The White House Office of Management and Budget has method enable the encryption of transmissions between the client (web browser) and the web server to protect against eavesdropping and tampering with the contents of the communication. When a browser connects to a website with a secure connection, the URL will have the letters “https” at the beginning of the URL string and most browsers will indicate the connection is secure with an icon such as a padlock. HTTPS is most commonly found on websites which deal in the back-and-forth transmission of sensitive information such as e-commerce sites where credit card purchases take place or financial institutions making online transactions.
Use of HTTPS is not without drawbacks. For instance, many modern web browsers will refuse to load content that is not secure, such as images, when they are requested over a secure connection, so the OMB memo notes that government website curators need to ensure that all resources are served securely.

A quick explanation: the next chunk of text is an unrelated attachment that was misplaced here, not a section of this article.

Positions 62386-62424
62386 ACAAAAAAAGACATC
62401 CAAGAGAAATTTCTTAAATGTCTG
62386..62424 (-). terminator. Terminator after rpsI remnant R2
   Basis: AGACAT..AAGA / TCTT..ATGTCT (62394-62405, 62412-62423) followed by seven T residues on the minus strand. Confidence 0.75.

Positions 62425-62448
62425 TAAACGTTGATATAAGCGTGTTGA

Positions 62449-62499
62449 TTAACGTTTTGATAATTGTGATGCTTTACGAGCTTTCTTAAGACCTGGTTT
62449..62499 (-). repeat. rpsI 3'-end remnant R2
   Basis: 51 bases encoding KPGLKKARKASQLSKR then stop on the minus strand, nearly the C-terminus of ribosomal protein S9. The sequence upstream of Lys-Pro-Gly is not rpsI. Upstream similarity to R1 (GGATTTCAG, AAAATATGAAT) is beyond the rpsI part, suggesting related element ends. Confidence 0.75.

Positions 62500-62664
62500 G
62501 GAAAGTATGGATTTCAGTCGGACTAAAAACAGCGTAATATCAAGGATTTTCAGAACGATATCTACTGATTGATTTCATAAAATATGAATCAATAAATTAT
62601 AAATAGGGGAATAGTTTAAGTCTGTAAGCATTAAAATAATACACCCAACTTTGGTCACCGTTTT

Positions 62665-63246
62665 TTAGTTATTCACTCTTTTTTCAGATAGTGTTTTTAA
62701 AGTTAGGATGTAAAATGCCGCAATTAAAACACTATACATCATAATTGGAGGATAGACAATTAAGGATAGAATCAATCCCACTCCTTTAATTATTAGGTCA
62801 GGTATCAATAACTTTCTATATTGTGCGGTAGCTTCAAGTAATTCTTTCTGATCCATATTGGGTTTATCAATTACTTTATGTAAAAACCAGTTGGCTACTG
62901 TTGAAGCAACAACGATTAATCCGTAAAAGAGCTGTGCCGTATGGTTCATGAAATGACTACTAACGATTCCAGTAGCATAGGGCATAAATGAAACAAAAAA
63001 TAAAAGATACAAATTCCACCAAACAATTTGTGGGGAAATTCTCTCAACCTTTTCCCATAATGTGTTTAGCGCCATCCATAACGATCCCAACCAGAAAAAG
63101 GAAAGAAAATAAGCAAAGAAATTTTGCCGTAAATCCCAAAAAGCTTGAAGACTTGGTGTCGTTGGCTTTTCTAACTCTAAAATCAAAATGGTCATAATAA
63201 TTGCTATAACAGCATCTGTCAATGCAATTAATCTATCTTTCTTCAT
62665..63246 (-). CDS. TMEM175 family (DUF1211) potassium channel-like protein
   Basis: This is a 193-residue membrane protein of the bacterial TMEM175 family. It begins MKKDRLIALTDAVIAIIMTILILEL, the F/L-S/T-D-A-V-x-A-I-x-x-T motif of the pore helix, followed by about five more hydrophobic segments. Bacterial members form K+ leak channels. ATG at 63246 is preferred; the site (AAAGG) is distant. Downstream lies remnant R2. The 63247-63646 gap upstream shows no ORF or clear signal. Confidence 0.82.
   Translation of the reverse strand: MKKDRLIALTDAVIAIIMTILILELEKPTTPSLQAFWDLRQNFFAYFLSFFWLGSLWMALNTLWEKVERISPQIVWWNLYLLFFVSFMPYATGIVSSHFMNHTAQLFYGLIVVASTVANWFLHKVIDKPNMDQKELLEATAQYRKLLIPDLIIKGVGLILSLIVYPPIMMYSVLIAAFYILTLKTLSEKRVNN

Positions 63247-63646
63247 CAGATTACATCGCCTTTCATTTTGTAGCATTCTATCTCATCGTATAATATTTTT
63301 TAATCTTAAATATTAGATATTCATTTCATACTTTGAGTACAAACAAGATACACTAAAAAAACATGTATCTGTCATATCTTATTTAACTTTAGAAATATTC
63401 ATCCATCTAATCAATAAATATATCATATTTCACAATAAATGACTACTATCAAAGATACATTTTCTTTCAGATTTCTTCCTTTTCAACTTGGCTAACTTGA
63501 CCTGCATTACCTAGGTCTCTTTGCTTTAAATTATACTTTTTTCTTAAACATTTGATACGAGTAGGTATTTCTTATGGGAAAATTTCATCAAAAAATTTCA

HTTPS only guarantees the integrity of the connection between two systems, not the systems themselves. It is not designed to protect a web server from being hacked or compromised, such as what happened with the Office of Personnel Management recently. Consequently, it doesn’t solve the ultimate problem that agencies have been experiencing on an increasingly frequent basis of having their computer systems hacked and federal employees’ data being stolen. But, it makes for good public relations that make it sound like government cybersecurity is actually being improved.
Currently, only 31% of government websites use the secure methodology according to the Pulse government website which has been set up to track the progress of implementing HTTPS. The memo says that all agencies have until December 31, 2016 to make the change on all public sites.